Likewise, E-Alternative Solutions has introduced Leap, a line of above-ohm products with a nicotine-salt-based e-liquid formula. Value-priced Leap will be offered in both rechargeable and disposable models. Each model offers a wide range of e-liquid flavors and three nicotine levels, including a 0%; so adult consumers can experience a unique, customizable satisfaction.

Leap’s rechargeable device features a sophisticated design, powerful battery and high-capacity e-liquid pods, officials at EAS said. The company also said its products enable users to experience a more authentic gratification that closely resembles traditional tobacco use.

According to Jacopo D’Alessandris, CEO and president of the Darien, Conn.-based company, Leap was created exclusively for adults who seek a satisfying vapor experience, based on the latest science. “Our goal is to deliver powerful, simple-to-use vapor products that can be customized to both a retailer’s business model and its consumer base,” he said. “Leap is only the latest example of our commitment to innovation, category growth and, ultimately, to ensuring our distribution and retail partners achieve outstanding profit margins.”

Promote the category
Given everything going on in the category, officials and manufacturers said tobacco companies and their retail partners simply cannot follow old school marketing techniques and expect to do well today. Rather, they said, the better strategy is to follow a broad tactic that incorporates both traditional and digital media platforms.

“We have had much success utilizing an event platform to create traditional and digital exposure,” said Dave Savoca, president of Smokey Mountain Chew based in Sandy Hook, Conn. “As a company, we are constantly looking at different avenues and ways to reach our target consumer base.”

September 30, 2018: During the Bank of America Roval 400 race at Charlotte Motor Speedway in Concord, NC. (HHP/Jim Fluharty)

For Smokey Mountain Chew, lifestyle-oriented promotions have become one of the key opportunities for promoting its brand. Smokey Mountain incorporated the “Major League Bowhunter” logo into its race car’s paint scheme during a race at the Charlotte Motor Speedway. It was announced that Smokey Mountain’s driver, Daniel Hemric, would be moving up to NASCAR’s Cup Series full time next year, which Savoca said garnered even more exposure for Smokey Mountain Chew.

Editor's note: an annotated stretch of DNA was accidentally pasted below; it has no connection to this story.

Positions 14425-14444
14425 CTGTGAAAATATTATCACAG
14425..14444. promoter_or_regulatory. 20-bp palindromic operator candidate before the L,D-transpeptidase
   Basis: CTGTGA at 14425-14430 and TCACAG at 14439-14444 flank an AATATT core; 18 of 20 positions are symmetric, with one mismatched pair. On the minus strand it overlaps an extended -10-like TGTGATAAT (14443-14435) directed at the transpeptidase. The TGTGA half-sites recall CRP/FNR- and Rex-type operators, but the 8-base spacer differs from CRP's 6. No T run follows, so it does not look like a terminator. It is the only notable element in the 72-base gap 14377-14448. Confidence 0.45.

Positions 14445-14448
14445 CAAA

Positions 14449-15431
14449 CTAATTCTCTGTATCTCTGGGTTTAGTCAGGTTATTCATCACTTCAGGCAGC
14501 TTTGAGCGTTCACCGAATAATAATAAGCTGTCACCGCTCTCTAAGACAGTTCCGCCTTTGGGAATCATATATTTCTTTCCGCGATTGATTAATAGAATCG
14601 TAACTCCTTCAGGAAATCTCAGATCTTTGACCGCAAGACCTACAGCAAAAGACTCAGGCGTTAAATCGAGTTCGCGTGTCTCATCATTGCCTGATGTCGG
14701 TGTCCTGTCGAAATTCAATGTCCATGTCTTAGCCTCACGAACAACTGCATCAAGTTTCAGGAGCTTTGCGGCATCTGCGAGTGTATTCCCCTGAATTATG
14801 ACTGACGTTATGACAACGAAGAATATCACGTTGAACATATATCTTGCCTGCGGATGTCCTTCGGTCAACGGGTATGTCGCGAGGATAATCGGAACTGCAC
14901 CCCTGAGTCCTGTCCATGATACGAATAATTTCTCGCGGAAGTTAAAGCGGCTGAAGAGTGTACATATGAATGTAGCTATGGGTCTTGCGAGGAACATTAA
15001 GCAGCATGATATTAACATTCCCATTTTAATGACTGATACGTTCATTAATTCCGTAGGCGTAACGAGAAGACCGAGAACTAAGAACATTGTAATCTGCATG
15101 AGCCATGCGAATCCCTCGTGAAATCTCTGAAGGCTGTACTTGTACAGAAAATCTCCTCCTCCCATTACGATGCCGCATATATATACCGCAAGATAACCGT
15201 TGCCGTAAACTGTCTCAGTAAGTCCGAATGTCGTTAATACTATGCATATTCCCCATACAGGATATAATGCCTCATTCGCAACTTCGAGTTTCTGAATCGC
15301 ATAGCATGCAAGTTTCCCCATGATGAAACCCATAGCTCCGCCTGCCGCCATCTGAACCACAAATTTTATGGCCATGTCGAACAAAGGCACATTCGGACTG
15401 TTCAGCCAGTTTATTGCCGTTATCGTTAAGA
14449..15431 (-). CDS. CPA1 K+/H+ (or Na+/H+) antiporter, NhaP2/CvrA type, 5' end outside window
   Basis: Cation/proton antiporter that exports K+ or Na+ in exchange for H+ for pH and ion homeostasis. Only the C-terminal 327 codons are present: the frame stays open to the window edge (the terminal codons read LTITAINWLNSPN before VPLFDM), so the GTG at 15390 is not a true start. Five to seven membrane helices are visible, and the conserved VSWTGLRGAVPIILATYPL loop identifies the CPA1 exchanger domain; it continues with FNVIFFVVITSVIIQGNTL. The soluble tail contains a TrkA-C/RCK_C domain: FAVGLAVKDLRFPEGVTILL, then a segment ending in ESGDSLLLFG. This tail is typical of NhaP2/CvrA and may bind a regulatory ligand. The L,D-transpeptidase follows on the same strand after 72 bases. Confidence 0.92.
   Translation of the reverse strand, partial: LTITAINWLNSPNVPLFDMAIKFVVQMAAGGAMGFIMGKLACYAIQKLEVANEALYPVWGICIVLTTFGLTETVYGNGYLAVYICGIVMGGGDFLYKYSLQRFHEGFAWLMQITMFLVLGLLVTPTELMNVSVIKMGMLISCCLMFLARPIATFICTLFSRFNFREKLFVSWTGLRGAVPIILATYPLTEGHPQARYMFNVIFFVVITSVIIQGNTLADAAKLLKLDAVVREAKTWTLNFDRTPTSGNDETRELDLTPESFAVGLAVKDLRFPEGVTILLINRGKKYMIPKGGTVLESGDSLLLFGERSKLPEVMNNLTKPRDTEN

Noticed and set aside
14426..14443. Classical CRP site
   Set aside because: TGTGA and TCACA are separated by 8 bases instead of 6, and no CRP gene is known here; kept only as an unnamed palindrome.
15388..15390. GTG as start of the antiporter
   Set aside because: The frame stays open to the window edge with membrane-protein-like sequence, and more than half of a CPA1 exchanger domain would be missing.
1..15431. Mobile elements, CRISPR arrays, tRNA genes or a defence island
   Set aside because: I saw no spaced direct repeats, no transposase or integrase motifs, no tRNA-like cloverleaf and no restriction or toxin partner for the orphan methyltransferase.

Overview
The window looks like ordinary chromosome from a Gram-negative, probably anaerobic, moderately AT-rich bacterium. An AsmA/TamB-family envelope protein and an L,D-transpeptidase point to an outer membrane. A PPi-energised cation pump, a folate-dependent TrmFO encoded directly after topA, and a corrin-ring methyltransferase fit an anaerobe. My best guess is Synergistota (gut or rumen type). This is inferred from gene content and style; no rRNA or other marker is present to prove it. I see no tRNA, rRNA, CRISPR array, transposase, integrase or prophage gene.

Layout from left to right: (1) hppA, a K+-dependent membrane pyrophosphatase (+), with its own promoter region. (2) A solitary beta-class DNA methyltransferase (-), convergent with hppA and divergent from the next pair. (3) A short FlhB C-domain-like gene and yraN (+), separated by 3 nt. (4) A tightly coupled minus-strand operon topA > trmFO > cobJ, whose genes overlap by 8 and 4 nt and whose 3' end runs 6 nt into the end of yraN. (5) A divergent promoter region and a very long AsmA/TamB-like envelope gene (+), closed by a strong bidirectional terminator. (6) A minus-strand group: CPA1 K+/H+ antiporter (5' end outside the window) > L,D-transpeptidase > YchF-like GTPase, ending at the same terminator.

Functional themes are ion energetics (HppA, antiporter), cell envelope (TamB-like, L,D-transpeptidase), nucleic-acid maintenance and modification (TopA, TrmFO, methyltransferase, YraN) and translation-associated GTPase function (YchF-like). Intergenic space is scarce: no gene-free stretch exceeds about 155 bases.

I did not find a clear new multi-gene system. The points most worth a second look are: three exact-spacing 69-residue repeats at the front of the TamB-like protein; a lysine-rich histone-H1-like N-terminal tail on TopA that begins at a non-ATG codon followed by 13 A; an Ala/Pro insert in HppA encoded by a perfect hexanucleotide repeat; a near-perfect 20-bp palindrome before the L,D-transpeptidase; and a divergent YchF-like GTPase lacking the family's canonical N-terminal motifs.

“This was a huge digital event for us, which was also covered by a national TV station,” Savoca said. “We were able to get Chipper Jones, who is currently the cohost of “Major League Bowhunter,”on NBC’s pre-race show in his Smokey Mountain Garb. Chipper also tweeted to more than 1 million followers during the race.”

Demystify the shopping experience
In addition to partnering with companies that actively promote its brand, best practice retailers are optimizing their assortment based on consumer trends and needs, not checkbook category management, experts said. As Jones pointed out, successful retailers are thinking beyond how the tobacco category had traditionally operated and are asking themselves what their e-cigarette consumers need from them.

“The category is still new with many consumers just coming in or returning to these products,” Jones said. “It is important to keep products visible so that adult consumers can investigate and make the best choice for themselves.”

Educating consumers is key, Jones said, adding that it remains the best way for retailers to maximize sales of e-vapor products. Fontem supports this by providing materials that explain the differences and advantages across its entire product range. The company also arms its retail partners with category information on how current e-vapor products deliver penny profit, as well as brand SKU ranking reports to help them optimize sales.

More importantly, experts said it all comes down to minimizing consumer confusion. As D’Alessandris pointed out, consumers often are unsure which product, nicotine level and brand they should use. To mitigate this problem, he suggested giving shoppers a simple, clear purchase funnel. “Don’t confuse them with an overly complicated on-shelf assortment,” he said, noting that the most effective on-shelf assortments correspond to consumer demand.

“A shelf set should not overwhelm with too many brands, but should have the right mix of device, flavor and nicotine choices, corresponding to what consumers seek from the category,” he said.

In addition to choosing the right product mix, partnering with the trustworthy companies behind the brands, experts said, is critical. They advise choosing suppliers that support retailers beyond selling them the product. “At EAS, we bring an entire support system to the retailer, including category management expertise, shelf management, merchandising, compliance and promotional tools,” D’Alessandris said.

EAS takes a solution-based approach and works with retailers to put together the right education materials and in-store advertising to help move sales and ensure products comply with the latest state and federal regulations, D’Alessandris said. “We are focused not only selling in, but also helping retailers sell out.”